Kawanishi, T., T. Sezai, Y. Ito, K. Imaoka, T. Takeshima, Y. Ishido, A. Shibata, M. Miura, H. Inahata, and R. W. Spencer. 2003. The Advanced Microwave Scanning Radiometer for the Earth Observing System (AMSR-E), NASDA's Contribution to the EOS for Global Energy and Water Cycle Studies. IEEE Transactions on Geoscience and Remote Sensing, 41:184-194. doi:10.1109/tgrs.2002.808331.

Liebe, H. J., G. A. Hufford, and M. G. Cotton. 1993. Propagation Modelling of Moist Air and Suspended Water/Ice Particles at Frequencies below 1000 GHz. Specialist Meeting of the Electromagnetic Wave Propagation Panel Symposium, AGARD Conference Proceedings 542, Atmospheric Propagation Effects through Natural and Man–Made Obscurants for Visible through MW-Wave Radiation, March 1–10, 1993: Palma de Mallorca, Spain.

Lin, B., and W. B. Rossow. 1994. Observations of Cloud Liquid Water Path over Oceans – Optical and Microwave Remote-Sensing Methods. Journal of Geophysical Research-Atmospheres. 99:20907-20927.

Moncet, J., P. Liang, A. Lipton, J. Galantowicz, and C. Prigent. 2011. Discrepancies between MODIS and ISCCP Land Surface Temperature Products Analyzed with Microwave Measurements. J. Geophys. Res. doi:10.1029/2010JD015432.

Njoku, E. G., and L. Li. 1999. Retrieval of Land Surface Parameters using Passive Microwave Measurements at 6–18 GHz. IEEE Transactions on Geoscience and Remote Sensing. 37: 79-93.

Norouzi, H., M. Temimi, W. Rossow, C. Pearl, M. Azarderakhsh, and R. Khanbilvardi. 2011. The Sensitivity of Land Emissivity Estimates from AMSR-E at C- and X-Bands to Surface Properties. Journal of Hydrology, Earth Systems Science. 15:3577–3589. doi:10.5194/hess-15-3577-2011.

Norouzi, H., W. Rossow, M. Temimi, C. Prigent, M. Azarderakhsh, S. Boukabara, and R. Khanbilvardi. 2012. Using Microwave Brightness Temperature Diurnal Cycle To Improve Emissivity Retrievals Over Land. Remote Sensing of Environment. 123:470–482. doi:10.1016/j.rse.2012.04.015.

Prigent, C., W. B. Rossow, and E. Matthews. 1997. Microwave Land Surface Emissivities Estimated from SSM/I Observations. Journal of Geophysical Research-Atmospheres. 102:21867-21890.

Prigent, C., Rossow, W. B., and E. Matthews. 1998. Global Maps of Microwave Land Surface Emissivities: Potential for Land Surface Characterization. Radio Science. 33:745–751.

Rossow, W. B., and R. A. Schiffer. 1991. ISCCP Cloud Data Products. Bulletin of the American Meteorological Society. 72, 2–20.

Rossow, W. B., and R. A. Schiffer. 1999. Advances in Understanding Clouds from ISCCP. Bulletin of the American Meteorological Society. 80:2261–2287.

Zhang, Y. C., Rossow, W. B., and Stackhouse, P. W. 2006. Comparison of Different Global Information Sources used in Surface Radiative Flux Calculation: Radiative Properties of the Near-Surface Atmosphere. Journal of Geophysical Research-Atmospheres. 111. doi:10.1029/2005jd006873.

5. Contacts and Acknowledgments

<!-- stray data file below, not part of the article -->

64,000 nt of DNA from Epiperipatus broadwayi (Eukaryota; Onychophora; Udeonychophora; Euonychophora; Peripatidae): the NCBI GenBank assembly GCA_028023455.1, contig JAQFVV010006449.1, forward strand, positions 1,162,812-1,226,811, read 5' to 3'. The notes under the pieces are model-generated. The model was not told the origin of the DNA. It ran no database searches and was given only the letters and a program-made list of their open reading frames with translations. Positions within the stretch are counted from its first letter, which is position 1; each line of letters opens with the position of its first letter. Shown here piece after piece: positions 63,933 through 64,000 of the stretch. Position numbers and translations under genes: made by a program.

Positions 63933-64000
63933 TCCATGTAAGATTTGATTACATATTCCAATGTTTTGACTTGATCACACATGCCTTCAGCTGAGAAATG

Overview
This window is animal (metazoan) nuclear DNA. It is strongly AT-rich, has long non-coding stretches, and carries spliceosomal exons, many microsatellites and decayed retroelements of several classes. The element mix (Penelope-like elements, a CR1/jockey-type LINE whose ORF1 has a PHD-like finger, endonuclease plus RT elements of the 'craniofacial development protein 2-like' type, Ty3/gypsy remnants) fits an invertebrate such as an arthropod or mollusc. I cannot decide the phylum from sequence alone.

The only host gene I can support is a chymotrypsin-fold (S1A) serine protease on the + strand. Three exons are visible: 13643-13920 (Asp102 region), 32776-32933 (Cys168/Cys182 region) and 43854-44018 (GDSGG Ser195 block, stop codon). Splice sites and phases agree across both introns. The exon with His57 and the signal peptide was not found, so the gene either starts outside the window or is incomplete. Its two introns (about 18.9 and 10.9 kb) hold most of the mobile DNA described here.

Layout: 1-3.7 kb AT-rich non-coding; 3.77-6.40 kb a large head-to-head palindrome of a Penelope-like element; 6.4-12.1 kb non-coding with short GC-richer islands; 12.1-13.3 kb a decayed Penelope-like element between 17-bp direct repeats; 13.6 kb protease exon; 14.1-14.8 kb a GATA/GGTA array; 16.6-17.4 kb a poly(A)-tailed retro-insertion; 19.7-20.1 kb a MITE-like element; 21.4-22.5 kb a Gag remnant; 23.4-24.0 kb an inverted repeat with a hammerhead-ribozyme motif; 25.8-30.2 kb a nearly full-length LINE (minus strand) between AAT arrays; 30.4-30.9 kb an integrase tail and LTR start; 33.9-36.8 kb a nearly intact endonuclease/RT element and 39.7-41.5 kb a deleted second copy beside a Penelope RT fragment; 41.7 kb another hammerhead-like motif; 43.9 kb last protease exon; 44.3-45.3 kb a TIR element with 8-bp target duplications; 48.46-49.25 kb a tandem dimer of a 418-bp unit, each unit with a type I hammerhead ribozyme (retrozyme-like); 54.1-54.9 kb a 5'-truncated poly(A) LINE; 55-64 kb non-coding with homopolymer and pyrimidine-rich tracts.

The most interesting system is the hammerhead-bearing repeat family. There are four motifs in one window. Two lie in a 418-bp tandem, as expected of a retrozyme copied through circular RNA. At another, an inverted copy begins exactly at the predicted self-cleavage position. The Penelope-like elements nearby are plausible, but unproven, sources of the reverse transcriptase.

Investigators

Hamidreza Norouzi
New York City College of Technology, The City University of New York (CUNY)
NOAA Cooperative Remote Sensing Science and Technology Center (NOAA-CREST)
300 Jay Street, Vorhees 424
Brooklyn, New York USA 11201

Marouane Temimi, William B. Rossow, Reza Khanbilvardi
The City College of New York (CCNY), CUNY
NOAA Cooperative Remote Sensing Science and Technology Center (NOAA-CREST)
160 Convent Ave, Steinman Hall (T-107)
New York, New York USA 10031

Technical Contact

NSIDC User Services
National Snow and Ice Data Center
CIRES, 449 UCB
University of Colorado
Boulder, CO 80309-0449  USA
phone: +1 303.492.6199
fax: +1 303.492.2468
form: Contact NSIDC User Services
e-mail: nsidc@nsidc.org

Acknowledgements

This study was partially supported by National Oceanic and Atmospheric Administration (NOAA) under grant NA06OAR4810162, and NASA Energy and Water Study (NEWS) under grant NNXD7AO90G.

6. Document Information

Acronyms and Abbreviations

The acronyms used in this document are listed in Table 2.

Table 2. Acronyms and Abbreviations
Acronym Description
AMSR-E Advanced Microwave Scanning Radiometer - Earth Observing System
AMSU Advanced Microwave Sounding Unit
CCNY City College of New York
CUNY City University of New York
CREST Cooperative Remote Sensing Science and Technology Center
EOS Earth Observing System
FTP File Transfer Protocol
GB Gigabytes
HDF-EOS Hierarchical Data Format - EOS
ISCCP International Satellite Cloud Climatology Project
MODIS Moderate Resolution Imaging Spectroradiometer
MPM Multiplatform-Merged
NASA National Aeronautics and Space Administration
NEWS NASA Energy and Water Study
NOAA National Oceanic and Atmospheric Administration
NSIDC National Snow and Ice Data Center
RFI Radio Frequency Interference
RMS Root Mean Square
SSM/I Special Sensor Microwave Imager
TIROS Television Infrared Observation Satellite Program
TOVS TIROS Operational Vertical Sounder

Document Creation Date

August 2013

Document URL

http://nsidc.org/data/docs/daac/nsidc0543_amsre_emiss/index.html